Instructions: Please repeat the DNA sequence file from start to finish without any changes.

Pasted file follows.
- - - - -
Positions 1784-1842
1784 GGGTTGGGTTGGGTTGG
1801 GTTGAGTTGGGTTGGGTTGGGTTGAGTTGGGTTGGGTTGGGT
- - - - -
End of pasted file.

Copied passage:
Positions 1784-1842
1784 GGGTTGGGTTGGGTTGG
1801 GTTGAGTTGGGTTGGGTTGGGTTGAGTTGGGTTGGGTTGGGT